In class, Gemma provided some insightful feedback on how I could enhance my design proposal. My Intended approach was to use an existing map and draw out the journey of the individuals then to collate that data to create an ‘overlay’ of data trails. Instead, Gemma suggested that I should use that data set and establish the streets of the map as well as creating another map solely ‘statistical’ (map key) of the different surveillance cameras encountered in a certain demographical location. The concept of executing this proposition as a street directory was also Interesting in terms of style and structure. Using GPS coordinates to pinpoint one’s location and recording the street name and transcribing that information into a set of data visualisation. Generally, an interesting session where I’ve gathered some useful knowledge and experience on other peer’s approaches towards their design propositions across a vast spectrum of Issues. Christine had a visually & scientifically driven design concept of showing the cons and statistics of ‘farming’ in relations to climate change.
Surveillance/ CCTV Interactions (context of public & private space)
Surveillance Mapping – ‘The Data Trail’ (Blog Post 5) Design proposition is Inspired from the research and content from blog post 5.
The issue is around what can’t be seen by the naked eye, and that is data. Very intricate layers of data beyond the physical and social space. This issue is brought forward and inspired by Dan Hill’s ‘The street as platform’. And in a quote he said:
“We can’t see how the street is immersed in a twitching, pulsing cloud of data. This is over and above the well-established electromagnetic radiation, crackles of static… This is a new kind of data, collective and individual, aggregated and discrete, open and closed, constantly logging impossibly detailed patterns of behaviour. The behaviour of the street.”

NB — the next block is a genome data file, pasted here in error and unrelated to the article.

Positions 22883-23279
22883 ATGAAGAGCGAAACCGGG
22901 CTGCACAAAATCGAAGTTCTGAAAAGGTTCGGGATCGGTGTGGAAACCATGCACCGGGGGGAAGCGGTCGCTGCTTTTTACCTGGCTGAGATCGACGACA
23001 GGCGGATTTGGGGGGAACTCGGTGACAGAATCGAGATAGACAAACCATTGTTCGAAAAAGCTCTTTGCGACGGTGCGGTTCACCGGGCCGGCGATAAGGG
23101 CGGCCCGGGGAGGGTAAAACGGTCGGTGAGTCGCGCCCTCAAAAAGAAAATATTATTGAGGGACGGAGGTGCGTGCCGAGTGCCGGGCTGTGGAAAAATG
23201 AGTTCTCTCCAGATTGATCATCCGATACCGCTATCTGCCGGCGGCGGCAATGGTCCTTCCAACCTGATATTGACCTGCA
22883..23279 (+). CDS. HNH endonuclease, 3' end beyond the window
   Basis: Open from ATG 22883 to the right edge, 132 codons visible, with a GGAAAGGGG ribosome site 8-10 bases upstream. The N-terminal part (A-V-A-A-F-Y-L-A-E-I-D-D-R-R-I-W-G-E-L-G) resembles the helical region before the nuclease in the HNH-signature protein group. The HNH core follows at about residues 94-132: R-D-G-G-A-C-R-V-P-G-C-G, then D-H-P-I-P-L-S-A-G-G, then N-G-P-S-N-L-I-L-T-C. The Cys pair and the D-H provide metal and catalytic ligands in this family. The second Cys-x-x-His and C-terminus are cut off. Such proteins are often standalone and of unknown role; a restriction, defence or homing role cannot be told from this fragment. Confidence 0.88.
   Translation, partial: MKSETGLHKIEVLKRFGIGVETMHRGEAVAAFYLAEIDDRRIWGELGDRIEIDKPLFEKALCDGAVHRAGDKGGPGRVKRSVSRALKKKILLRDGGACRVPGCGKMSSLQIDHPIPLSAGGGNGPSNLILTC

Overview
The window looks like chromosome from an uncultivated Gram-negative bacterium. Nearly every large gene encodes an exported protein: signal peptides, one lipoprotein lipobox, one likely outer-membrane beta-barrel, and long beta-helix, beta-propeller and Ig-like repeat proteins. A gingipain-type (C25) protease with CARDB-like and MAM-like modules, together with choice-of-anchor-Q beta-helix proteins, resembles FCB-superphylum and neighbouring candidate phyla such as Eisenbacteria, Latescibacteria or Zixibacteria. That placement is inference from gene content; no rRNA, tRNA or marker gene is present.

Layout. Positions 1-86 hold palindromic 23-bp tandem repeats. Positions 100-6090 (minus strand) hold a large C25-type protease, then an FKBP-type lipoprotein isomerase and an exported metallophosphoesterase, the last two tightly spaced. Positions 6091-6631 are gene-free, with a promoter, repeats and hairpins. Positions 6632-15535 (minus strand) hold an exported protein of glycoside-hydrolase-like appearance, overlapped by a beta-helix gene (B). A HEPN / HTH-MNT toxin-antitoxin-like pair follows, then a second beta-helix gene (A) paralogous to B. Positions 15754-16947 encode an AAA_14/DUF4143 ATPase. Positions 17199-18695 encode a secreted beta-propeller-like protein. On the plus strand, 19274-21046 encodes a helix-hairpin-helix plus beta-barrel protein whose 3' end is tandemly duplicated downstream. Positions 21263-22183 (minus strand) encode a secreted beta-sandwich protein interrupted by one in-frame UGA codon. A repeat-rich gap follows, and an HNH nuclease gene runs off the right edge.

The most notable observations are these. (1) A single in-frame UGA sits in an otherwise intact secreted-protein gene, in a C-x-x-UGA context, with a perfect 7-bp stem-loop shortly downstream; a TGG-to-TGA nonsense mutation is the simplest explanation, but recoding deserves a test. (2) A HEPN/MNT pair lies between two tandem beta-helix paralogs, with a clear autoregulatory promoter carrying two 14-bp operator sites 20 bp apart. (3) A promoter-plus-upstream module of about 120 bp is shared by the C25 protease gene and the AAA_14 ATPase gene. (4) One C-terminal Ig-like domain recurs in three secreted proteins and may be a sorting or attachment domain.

What I wanted to understand and analyse was the purpose and existence of a surveillance camera. Such a modern ubiquitous, iconically recognised icon but yet often ignored and not actively engaged with society. Tucked away in the corners of our eyesight. How do we engage the general public to interact more with this technology? To create more awareness in our communities.
Design Practice Type (approach) + The Possible Change:
Datavisualisation (data set)
“Demographical” location based statistic report or mapping the journey of individuals. Seeing how many CCTV cameras are active in a certain location in comparison to other regions.
“Ownership” – How many stores, buildings etc. own and use surveillance cameras or advocate that technology. (I.e some stores print out visuals of shoplifters and emphasise prosecution).
Interactive Service – Creating a social experiment and RECORD the behaviours and attitudes of individuals in a designed space. Meaning a space which is configured with cameras and a space without but observed. (unknown & known space) changes the attitudes and the way we react.
Alternatively (reference Brian) suggested another interactive approach was to personify the cameras. What if surveillance cameras were different? Would this change our attitudes & approach? appropriating the physical object of what the community sees as a ‘camera’ – will this also change the way we interact in a space?
The Design Action to support change:
Creating a data set of visuals is the predominant focus to support change. Being able to execute and portray the results in various methods and approaches shows a greater scope and understanding of this concept.
Such alternatives were mapping (location coordinates & surveillance), List (names of places and description), Illustrative & collage (quick sketches of all the cameras and buildings of the location). Questionnaires (questions for participants in relations to their daily routine and encounters with surveillance/ CCTV cameras.